So reads a letter I received last week from Dan Chung, chief investment officer at Fred Alger, who expressed his desire that Mike Howell "might receive the attention usually reserved for the CIOs and CTOs of the Fortune 500." In a subsequent conversation, Dan said, "Mike was often one of the last people in the office, backing stuff up and making sure everything would be ready for the morning's business, but then he'd still be in the next morning at 8. So one time I said to Mike, 'If you want me to shift your hours from 9 p.m. to 6 a.m., I'll do that, but that means you can't also show up at 9 in the morning to start the day!' "
Mike's widow, Emily, recalled her husband's professional commitment this way: "What Dan said truly encompasses the effort my husband put into his job-he really, really loved it. He was totally committed to getting the company to the cutting edge and keeping it there. Anything he could do or learn or apply, he dove into it. He loved to use whatever the latest stuff was to make the business work better."
That includes the emergency backup office, located 50 miles west of Manhattan in Morristown, N.J. "With many of our key people lost in the attack, our offices in New York destroyed, and our Jersey City (N.J.) offices evacuated for several days (for fear of more attacks), the firm would have had nowhere to operate from but for the planning and execution of Mike Howell and his team," Chung's letter said.
From Alger IT colleague Dave Friedman, who worked closely with Mike for several years: "Mike was just a wonderful, wonderful guy. He was a soft-spoken, gentle, intelligent human being-he'd speak in very measured tones, and he was very capable, very reassuring. Working in this industry, it was so nice to work with someone like him, someone who wasn't a Type A guy always screaming and ranting."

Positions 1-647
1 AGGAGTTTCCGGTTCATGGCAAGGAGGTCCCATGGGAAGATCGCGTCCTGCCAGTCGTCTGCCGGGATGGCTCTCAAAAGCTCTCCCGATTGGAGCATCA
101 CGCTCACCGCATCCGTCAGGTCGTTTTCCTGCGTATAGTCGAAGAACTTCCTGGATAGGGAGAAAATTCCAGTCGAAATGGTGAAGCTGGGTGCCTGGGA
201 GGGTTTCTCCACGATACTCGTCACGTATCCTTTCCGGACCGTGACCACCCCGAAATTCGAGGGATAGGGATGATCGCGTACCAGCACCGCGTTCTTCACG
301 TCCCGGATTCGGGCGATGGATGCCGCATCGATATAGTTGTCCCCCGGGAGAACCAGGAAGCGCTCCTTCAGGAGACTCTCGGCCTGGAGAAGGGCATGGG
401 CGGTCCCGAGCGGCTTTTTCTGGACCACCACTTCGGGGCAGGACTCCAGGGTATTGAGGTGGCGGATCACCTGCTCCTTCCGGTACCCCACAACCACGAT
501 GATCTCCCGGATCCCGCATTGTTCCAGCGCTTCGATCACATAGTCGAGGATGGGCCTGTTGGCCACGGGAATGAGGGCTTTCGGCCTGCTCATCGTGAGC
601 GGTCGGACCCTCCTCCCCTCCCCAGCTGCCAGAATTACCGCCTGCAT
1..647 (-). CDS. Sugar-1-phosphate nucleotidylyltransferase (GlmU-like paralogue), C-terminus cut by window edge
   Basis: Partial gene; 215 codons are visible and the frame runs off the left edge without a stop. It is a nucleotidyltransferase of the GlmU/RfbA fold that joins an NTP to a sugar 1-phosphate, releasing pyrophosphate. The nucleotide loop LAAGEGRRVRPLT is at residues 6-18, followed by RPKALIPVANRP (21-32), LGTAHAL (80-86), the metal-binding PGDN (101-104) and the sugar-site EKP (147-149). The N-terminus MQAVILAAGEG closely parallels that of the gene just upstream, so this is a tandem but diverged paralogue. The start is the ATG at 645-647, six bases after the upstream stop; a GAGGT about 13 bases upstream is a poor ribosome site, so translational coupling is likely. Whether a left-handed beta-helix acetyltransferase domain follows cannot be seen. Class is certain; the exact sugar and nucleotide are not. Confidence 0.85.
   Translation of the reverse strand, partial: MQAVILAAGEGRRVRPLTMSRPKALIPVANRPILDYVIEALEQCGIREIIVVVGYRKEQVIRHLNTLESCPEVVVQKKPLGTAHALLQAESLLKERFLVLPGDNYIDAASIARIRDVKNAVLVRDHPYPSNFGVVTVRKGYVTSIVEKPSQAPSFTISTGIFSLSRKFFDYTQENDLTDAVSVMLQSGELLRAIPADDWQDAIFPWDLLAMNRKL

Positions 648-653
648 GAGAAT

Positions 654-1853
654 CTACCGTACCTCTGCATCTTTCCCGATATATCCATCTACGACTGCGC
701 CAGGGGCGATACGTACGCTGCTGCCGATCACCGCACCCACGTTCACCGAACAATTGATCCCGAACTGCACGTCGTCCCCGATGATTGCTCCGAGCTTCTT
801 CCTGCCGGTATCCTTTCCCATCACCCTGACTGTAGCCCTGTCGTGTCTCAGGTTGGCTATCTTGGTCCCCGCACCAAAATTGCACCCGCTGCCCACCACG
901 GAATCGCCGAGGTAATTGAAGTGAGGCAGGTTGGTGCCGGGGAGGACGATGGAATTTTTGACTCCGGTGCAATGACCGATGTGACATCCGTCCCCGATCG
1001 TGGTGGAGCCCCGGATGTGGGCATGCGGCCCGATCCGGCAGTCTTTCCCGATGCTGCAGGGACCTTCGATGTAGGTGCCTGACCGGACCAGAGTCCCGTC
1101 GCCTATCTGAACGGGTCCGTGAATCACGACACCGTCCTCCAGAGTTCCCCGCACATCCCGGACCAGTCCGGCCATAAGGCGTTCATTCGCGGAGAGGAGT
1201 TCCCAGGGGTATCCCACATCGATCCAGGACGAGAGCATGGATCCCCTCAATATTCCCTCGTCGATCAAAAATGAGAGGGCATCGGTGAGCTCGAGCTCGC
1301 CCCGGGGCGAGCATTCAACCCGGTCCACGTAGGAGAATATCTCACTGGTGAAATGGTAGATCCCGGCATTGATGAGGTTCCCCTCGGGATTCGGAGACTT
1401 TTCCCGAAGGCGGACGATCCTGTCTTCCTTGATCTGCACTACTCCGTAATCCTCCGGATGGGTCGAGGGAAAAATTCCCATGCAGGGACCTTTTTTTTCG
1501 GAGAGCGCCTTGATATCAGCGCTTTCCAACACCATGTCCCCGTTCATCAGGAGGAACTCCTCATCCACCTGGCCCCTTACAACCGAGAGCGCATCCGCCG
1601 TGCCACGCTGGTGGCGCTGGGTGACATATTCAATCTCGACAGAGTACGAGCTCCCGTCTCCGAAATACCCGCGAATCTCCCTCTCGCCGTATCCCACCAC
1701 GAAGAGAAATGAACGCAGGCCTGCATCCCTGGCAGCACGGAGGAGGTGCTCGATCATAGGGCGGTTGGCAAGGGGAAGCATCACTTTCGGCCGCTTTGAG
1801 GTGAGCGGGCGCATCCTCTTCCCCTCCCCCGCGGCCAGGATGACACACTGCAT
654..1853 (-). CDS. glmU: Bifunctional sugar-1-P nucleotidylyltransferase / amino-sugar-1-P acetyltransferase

Mike Howell, said Friedman, "was the sort of guy who, if we were working late, would always give other people rides so they could get home sooner-he'd drop people off at Penn Station so they could get an earlier train, or take people to the Upper East Side, and then he'd go home last."
For Dave Friedman, Mike Howell lives on not just in the business and infrastructure of the company but in Friedman's own approach to life in and out of the office. "I'm a pretty hyper guy-I get pretty excited most of the time-and Mike would sit back and watch me go nuts and he'd laugh with me and say, 'That's right, Dave-that's just what we're gonna do.' So now, instead of always attacking things at 90 miles an hour, I'm trying to be more calm and efficient, both at work and at home with my family. I want to try to be more like Mike in that way. If I can do it, it'll probably help me live longer."
The Business of Going DigitalDigital business isn't about changing code; it's about changing what legacy sales, distribution, customer service, and product groups do in the new digital age. It's about bringing big data analytics, mobile, social, marketing automation, cloud computing, and the app economy together to launch new products and services. We're seeing new titles in this digital revolution, new responsibilities, new business models, and major shifts in technology spending.